Advocacy group poll: Concerns about debt rising

Advocacy group poll: Concerns about debt rising
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Voters’ concerns over rising deficits and the national debt grew in April as the GOP tax law and $1.3 trillion spending bill went into effect, according to a monthly poll from the Peter G. Peterson Foundation, which advocates for lowering the debt.

According to the survey, obtained by The Hill ahead of its general release, 78 percent of respondents agreed that addressing the debt should be among the top three priorities for Congress and the president, up from 73 percent in March. 

Similarly, 61 percent said the U.S. is heading in the wrong direction when it came to addressing the debt, up from 58 percent the previous month.

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“Voters understand that we are on a dangerous fiscal path that threatens our future,” said Peterson Foundation President Michael Peterson.

The public is evenly divided on if the issue could be resolved in the coming years, with 45 percent saying they were optimistic that there would be progress, and 46 percent expressing pessimism.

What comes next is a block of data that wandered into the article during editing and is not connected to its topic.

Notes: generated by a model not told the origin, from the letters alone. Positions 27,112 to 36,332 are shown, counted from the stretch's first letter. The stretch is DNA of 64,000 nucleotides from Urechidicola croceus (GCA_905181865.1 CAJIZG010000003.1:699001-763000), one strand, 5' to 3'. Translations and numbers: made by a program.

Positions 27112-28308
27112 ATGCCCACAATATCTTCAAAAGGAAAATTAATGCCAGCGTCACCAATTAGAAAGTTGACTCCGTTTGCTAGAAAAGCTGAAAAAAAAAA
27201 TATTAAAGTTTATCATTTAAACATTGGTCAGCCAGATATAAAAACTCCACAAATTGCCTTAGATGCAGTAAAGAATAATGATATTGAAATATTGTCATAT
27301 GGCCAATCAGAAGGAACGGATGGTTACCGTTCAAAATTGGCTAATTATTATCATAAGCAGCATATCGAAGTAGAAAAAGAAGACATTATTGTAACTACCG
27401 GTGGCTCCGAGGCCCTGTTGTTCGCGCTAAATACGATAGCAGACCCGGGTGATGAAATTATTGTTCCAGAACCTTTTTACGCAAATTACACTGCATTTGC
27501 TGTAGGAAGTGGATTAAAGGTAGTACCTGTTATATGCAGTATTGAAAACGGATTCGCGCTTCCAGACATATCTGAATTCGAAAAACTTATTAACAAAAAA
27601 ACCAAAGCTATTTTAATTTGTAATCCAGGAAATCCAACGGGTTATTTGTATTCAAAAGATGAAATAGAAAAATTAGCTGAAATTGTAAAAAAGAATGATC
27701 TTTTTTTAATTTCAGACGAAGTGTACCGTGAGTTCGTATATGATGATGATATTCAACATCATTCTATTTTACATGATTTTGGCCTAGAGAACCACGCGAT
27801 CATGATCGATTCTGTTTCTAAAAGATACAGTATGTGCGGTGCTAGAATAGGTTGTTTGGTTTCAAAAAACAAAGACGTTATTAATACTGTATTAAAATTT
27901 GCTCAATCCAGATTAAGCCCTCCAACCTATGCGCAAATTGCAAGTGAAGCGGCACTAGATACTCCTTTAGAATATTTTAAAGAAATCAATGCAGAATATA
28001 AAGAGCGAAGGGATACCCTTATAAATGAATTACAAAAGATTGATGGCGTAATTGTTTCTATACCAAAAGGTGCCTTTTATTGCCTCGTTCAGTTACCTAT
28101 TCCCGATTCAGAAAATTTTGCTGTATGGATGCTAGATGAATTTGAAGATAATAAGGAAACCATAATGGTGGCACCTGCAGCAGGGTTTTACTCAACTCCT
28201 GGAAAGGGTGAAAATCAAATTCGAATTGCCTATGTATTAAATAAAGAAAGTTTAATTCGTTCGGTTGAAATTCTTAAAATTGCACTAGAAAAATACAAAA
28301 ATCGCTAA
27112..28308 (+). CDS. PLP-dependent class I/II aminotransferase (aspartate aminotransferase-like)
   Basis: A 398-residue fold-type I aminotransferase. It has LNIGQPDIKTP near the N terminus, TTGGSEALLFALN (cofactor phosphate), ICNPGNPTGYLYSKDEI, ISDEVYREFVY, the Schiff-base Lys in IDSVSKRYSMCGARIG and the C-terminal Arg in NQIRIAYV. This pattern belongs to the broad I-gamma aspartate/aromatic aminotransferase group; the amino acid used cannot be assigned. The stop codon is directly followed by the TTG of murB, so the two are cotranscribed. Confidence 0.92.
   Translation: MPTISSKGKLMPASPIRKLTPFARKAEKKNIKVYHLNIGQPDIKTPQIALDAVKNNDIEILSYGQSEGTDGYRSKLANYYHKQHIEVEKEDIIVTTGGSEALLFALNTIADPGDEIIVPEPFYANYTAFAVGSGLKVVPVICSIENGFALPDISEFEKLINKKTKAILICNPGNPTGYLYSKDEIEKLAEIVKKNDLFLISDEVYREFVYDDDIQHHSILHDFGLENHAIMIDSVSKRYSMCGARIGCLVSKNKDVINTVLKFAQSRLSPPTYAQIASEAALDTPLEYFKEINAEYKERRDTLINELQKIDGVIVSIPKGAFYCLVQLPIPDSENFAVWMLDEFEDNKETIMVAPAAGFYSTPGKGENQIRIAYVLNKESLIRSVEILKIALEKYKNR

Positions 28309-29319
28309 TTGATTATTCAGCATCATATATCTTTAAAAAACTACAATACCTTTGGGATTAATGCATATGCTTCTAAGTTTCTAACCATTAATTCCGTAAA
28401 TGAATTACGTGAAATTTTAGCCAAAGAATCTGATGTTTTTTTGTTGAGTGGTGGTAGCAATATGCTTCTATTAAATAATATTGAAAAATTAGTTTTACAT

The nationwide telephone poll, conducted by the Global Strategy Group and North Star Opinion Research, included 1,006 registered voters. It took place between April 16 and April 19 and has a margin of error of plus or minus 3.1 percentage point.

Earlier in the month, the Congressional Budget Office (CBO) released its semi-annual report on the nation’s economic and fiscal outlook, which found that the GOP tax plan would add nearly $1.9 trillion to deficits over the coming decade, higher than previously expected. 

It also found that if the spending path adopted in recent legislation on budget caps and bipartisan appropriations bills continued, deficits would rise by an additional $2 trillion. According to CBO, the nation was on track to reach its highest debt levels as a share of the economy since World War II by the end of the decade.